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NCI/FDA Clinical Proteomics Program to Launch Antibody Credentialing Consortium

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The joint NCI/FDA clinical proteomics program is planning to provide an antibody validation service via the web for researchers seeking data on the antibodies most suited for specific proteins, Lance Liotta, co-director of the program at NCI said last week.

The initiative, called the antibody credentialing consortium, is aimed toward helping researchers build arrays of antibodies for use in protein chips, as well as other protein identification and separation techniques, Liotta said. Proteomics researchers in his program would benefit from the central databank, he said, but “overall we’re doing it as a service to the scientific community.”

“Having everything in one place is a resource for us, attracts groups to give us antibodies, and everyone benefits,” he said.

The consortium plans to post data on antibody specificity using Western blotting, as well as sensitivity, dilution, and affinity data, Liotta said. The web site, which won’t be accessible to the public for at least another month, will focus on antibodies to proteins involved in phosphorylation and other signaling pathways. Eventually, Liotta hopes the data will address proteins “that cover the length of an entire signaling pathway.”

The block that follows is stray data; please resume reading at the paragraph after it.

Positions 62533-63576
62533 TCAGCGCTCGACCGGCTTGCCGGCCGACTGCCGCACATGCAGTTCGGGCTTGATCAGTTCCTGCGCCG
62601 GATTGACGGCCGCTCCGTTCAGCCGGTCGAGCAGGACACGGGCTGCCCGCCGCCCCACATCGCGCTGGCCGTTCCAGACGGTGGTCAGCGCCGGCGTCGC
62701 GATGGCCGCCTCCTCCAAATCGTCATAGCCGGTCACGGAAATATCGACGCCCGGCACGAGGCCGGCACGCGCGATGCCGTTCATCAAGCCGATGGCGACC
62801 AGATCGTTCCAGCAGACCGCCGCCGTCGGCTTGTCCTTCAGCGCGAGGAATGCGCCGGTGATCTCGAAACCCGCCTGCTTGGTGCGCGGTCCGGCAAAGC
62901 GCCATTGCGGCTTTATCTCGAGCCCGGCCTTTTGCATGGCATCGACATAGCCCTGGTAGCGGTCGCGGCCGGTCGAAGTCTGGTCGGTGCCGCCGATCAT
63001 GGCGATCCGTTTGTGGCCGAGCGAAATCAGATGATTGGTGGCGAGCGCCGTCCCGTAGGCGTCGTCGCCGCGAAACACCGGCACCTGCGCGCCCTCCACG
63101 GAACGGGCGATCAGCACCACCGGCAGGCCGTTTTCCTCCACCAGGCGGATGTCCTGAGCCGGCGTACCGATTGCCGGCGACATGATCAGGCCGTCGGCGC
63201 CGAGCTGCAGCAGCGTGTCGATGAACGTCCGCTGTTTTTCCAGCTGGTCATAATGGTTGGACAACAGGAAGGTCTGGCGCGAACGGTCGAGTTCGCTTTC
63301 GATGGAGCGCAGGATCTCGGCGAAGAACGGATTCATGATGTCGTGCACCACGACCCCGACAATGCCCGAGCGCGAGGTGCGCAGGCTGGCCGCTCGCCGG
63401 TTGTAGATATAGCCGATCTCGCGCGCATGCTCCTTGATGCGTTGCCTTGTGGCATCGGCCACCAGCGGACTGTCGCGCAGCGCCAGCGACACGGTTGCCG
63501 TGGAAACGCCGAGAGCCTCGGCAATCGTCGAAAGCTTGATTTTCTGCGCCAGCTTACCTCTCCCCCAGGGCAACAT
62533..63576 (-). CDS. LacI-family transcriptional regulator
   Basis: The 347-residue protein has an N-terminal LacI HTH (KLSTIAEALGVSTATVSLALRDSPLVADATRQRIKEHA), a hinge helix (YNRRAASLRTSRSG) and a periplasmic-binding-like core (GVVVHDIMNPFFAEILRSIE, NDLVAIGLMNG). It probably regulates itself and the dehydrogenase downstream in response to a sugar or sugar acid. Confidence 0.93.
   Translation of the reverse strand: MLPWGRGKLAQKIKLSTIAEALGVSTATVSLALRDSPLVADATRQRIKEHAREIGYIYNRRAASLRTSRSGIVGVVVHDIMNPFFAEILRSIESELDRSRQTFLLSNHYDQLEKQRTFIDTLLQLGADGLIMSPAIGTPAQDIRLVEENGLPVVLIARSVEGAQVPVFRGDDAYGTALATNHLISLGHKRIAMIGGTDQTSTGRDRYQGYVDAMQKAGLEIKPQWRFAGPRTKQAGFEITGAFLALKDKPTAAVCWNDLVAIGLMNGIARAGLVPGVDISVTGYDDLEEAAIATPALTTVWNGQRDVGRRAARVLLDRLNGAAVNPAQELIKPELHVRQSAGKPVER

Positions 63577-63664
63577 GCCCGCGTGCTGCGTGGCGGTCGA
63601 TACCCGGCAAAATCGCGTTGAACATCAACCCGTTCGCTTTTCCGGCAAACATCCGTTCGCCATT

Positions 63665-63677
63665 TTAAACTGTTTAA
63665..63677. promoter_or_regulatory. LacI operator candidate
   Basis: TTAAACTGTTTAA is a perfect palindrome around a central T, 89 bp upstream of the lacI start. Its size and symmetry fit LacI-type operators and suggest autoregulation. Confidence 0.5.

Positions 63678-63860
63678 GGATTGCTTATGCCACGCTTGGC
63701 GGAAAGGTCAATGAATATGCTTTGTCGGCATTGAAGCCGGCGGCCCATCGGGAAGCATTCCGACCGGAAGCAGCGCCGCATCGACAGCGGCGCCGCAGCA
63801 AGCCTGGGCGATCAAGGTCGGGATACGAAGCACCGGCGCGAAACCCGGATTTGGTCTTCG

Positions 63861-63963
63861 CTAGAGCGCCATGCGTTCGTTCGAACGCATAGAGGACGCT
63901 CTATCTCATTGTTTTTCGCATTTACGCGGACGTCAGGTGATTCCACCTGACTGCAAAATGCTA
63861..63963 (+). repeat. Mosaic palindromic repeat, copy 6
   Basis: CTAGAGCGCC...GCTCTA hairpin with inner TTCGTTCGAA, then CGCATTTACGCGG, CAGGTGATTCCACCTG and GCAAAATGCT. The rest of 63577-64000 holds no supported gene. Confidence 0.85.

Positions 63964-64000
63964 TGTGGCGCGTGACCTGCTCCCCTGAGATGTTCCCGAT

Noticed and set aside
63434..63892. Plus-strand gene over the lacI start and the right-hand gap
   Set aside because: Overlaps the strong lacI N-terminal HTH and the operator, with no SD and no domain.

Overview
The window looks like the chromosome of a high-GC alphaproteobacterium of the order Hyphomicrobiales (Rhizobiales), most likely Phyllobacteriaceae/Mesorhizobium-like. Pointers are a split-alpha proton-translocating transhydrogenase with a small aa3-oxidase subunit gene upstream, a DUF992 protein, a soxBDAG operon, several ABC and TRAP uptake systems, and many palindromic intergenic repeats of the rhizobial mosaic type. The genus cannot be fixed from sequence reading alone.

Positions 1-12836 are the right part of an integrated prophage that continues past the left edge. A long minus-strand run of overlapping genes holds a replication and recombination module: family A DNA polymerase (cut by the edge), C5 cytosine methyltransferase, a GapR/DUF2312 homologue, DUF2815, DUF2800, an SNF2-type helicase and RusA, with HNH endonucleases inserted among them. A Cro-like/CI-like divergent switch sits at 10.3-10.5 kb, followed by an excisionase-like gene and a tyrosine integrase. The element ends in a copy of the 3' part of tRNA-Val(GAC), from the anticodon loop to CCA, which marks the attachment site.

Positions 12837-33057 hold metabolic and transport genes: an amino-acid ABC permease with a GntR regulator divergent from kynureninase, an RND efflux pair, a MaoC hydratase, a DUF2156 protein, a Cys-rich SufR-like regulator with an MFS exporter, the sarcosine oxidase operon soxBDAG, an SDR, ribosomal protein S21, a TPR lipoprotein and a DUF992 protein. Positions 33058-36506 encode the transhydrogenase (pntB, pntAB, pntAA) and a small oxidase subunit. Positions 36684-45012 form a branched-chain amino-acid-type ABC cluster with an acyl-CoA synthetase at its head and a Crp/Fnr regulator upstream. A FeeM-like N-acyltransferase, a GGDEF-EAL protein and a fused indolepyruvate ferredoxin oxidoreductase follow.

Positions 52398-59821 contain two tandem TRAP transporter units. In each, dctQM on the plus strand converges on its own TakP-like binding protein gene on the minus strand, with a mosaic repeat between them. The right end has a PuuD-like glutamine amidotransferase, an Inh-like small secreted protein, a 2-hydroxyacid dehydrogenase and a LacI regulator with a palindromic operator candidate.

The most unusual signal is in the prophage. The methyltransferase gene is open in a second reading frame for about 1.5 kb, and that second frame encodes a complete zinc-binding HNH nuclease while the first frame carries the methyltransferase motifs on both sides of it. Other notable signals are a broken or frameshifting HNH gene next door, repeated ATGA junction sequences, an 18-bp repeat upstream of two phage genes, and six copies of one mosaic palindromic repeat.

The NCI/FDA program already has data on 261 antibodies taken from its experiments using protein and antibody arrays, but plans to solicit antibodies from manufacturers and other researchers as it builds the database. “We have a whole bunch of companies that are very interested in participating,” he said, including Cell Signaling Technology and 3M. Liotta said the NCI/FDA program is currently negotiating a formal agreement with the outside vendors.

Although the antibody credentialing consortium will provide data on the antibodies’ performance versus specific proteins, Liotta said the consortium will not explicitly endorse one manufacturer’s antibodies over another’s. “As a government entity we can’t recommend or endorse anything,” he said. “We’ll just make [the data] available to the scientific community, and they can get those antibodies themselves and look at what we’ve done to qualify them.”

The NCI/FDA program, initiated in 1997, won’t need to solicit additional funding for the consortium, Liotta said. In July, the agencies announced that they would receive an additional $1.1 million over three years to expand the joint clinical proteomics program, effectively tripling its budget.

But Liotta said his budget for the next year is not set in stone. “The new director of the [Center for Cancer Research at NCI Carl Barrett] could cut us back and say we don’t need proteomics, but I doubt it,” he joked. — JSM

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